Lest we forget, the offline world is inherently insecure too. Your mail can be intercepted. People can look through your files. You can be filmed or recorded without your knowledge. This is all undesirable, so there are laws to protect us against these breaches of privacy. In the same way, now that so many of our daily interactions are moving online, we should be able to expect reasonable standards of privacy on the Web. We should be protected against such violations. Just because our privacy can be violated doesn’t mean it’s our fault if it is. That’s classic “blaming the victim,” and frankly, it’s an entitled attitude. Maybe Paul Carr has nothing to hide (though I doubt it), but many people don’t have that privilege. What about a woman who doesn’t want her location to be public because she’s been stalked in the past? What about a gay man who lives by necessity in a hostile, homophobic community? Should these people not be allowed to talk about their private lives anywhere, ever?
If the above didn’t make it clear, I think Facebook is basically being a douchebag about privacy. It would be one thing if they were never secure in the first place, but tricking the world into posting all their data online and then selling them out is pretty lame by my standards. But enough about me: Let’s get back to the links.
Last week, Danny Sullivan asked if people realize that by default they are sharing their updates with the world. I wonder too if a lot of users think “everyone” means everyone in their network, as opposed to everyone, literally.
Andrew Goodman takes on Facebook developer network director Ethan Beard’s statement that “Sharing is not inherently a private activity.” “Really??!” he writes, “Ever shared an ice cream cone with your dog? Or a lover? Or a phone conversation with your mother? Or a document with a business partner? In Facebook-speak, these aren’t ‘inherently private’ activities.”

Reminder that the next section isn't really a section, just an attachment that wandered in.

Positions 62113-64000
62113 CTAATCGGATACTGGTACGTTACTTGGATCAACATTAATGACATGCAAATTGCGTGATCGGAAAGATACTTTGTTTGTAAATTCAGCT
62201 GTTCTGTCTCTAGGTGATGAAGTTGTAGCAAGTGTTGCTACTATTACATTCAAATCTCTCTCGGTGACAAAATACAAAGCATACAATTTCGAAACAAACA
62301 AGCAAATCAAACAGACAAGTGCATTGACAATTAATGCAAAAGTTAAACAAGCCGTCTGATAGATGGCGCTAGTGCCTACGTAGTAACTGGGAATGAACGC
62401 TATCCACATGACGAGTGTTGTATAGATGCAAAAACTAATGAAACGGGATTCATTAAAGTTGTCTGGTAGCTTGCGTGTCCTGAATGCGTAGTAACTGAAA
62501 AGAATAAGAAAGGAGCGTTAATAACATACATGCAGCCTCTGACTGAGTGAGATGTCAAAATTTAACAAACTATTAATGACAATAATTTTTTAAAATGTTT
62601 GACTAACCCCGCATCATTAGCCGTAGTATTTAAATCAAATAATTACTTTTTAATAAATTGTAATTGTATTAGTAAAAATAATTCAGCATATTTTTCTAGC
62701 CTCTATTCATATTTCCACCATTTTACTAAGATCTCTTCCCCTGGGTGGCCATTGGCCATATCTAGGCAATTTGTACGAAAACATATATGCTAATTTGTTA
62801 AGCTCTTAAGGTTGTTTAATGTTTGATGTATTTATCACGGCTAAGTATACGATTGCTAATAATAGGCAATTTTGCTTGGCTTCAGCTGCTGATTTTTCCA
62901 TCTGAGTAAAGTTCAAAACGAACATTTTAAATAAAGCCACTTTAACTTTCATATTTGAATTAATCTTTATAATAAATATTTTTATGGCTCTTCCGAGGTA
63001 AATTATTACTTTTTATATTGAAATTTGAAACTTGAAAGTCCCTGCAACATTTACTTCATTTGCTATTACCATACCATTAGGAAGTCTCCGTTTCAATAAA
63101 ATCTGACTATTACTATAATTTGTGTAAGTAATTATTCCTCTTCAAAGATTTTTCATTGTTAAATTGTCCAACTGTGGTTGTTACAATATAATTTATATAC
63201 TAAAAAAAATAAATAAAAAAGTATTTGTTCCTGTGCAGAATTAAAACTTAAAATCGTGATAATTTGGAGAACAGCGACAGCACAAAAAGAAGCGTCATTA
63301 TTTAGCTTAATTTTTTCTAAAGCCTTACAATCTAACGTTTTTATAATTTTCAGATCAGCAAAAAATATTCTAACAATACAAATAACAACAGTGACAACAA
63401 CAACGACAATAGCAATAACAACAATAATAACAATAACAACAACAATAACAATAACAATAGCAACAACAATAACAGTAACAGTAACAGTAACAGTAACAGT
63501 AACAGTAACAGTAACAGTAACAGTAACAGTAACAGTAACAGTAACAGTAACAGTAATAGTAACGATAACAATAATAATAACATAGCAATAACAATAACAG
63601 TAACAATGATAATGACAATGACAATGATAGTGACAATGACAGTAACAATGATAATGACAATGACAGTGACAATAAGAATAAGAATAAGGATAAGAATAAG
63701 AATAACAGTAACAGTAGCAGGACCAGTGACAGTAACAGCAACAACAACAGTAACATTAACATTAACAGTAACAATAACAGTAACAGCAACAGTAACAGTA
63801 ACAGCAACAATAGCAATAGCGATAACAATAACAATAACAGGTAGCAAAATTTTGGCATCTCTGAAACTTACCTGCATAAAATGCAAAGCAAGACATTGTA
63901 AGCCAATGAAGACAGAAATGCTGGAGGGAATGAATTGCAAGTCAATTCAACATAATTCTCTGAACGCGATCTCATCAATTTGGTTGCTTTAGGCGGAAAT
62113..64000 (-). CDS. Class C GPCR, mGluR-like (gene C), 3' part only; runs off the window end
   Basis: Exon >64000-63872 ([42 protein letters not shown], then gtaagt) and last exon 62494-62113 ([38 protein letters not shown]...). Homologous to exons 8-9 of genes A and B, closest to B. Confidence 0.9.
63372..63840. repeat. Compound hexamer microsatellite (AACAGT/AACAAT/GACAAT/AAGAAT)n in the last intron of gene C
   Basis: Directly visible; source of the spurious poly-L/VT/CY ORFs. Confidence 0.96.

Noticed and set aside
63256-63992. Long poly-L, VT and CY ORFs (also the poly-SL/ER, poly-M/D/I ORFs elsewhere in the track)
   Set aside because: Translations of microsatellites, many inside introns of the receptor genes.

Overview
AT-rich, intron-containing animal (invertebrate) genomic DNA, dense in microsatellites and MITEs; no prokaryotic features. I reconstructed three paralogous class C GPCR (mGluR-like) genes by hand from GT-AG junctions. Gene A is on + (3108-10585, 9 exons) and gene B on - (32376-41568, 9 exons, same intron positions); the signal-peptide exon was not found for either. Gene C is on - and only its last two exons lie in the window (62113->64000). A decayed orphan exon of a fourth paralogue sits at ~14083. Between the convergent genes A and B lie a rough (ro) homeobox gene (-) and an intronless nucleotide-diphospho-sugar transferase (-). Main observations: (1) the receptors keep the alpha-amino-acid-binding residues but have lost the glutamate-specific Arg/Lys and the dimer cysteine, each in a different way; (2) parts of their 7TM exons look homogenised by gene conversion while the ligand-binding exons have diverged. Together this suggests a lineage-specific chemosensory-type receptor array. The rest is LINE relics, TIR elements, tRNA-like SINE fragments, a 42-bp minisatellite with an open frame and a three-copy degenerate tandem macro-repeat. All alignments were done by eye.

Jason Calacanis says that Facebook is overplaying its hand: “They spend so much time thinking of the ways they can win that they forget all the ways they can lose.” He suggests a boycott. (He’s not the only one, of course. Perez Hilton was calling for a boycott over a year ago! Here’s one link to an organized Facebook protest.)
Liz Gannes says Facebook needs to “find its voice on privacy,” instead of taking a “two-steps-forward, one-step-back approach”: “Facebook’s modus operandi is pushing the boundaries of user expectations, rolling out new features to user outcry, and making minor adjustments and rollbacks while continuing to pursue its lofty visions. … Now the leading narrative in the media is that Facebook is cavalier about privacy … Facebook seems pathologically incapable of laying out a compelling rationale for why less privacy would be a good thing for its users — instead insisting that nothing about their privacy has changed.”
Michael Arrington says Facebook handles user revolts be ignoring them completely: “What do you think the final outcome of this week’s privacy explosion will be? Yep, you may go pound sand.”
Now that we’ve covered some of the problems with Facebook, what to do about it? Here are some posts that propose solutions:
Social Hacking lists eight ways to build a better Facebook, including “Don’t overdo privacy settings” and “Value what your users value.”
Business Insider provides detailed instructions on how to lock down your profile. ReadWriteWeb also points out some of the useful privacy options on Facebook and how to use them. (You may prefer to just deactivate your account—that’s a fast-growing query on Google. What happens when you do that? Facebook shows you pictures of all the people who will miss you!)
Rather than sit around writing posts about what people should do, four “nerds,” according to the New York Times , are doing something about it themselves, building a distributed, open source social network called Diaspora.
What about you?
Are you too addicted to Facebook to even think about leaving? Are the frequent changes starting to get your goat? Or are you enjoying the fruits of decreased privacy and easier access to other people’s information?
Have a good weekend~
Photo credit: daveynin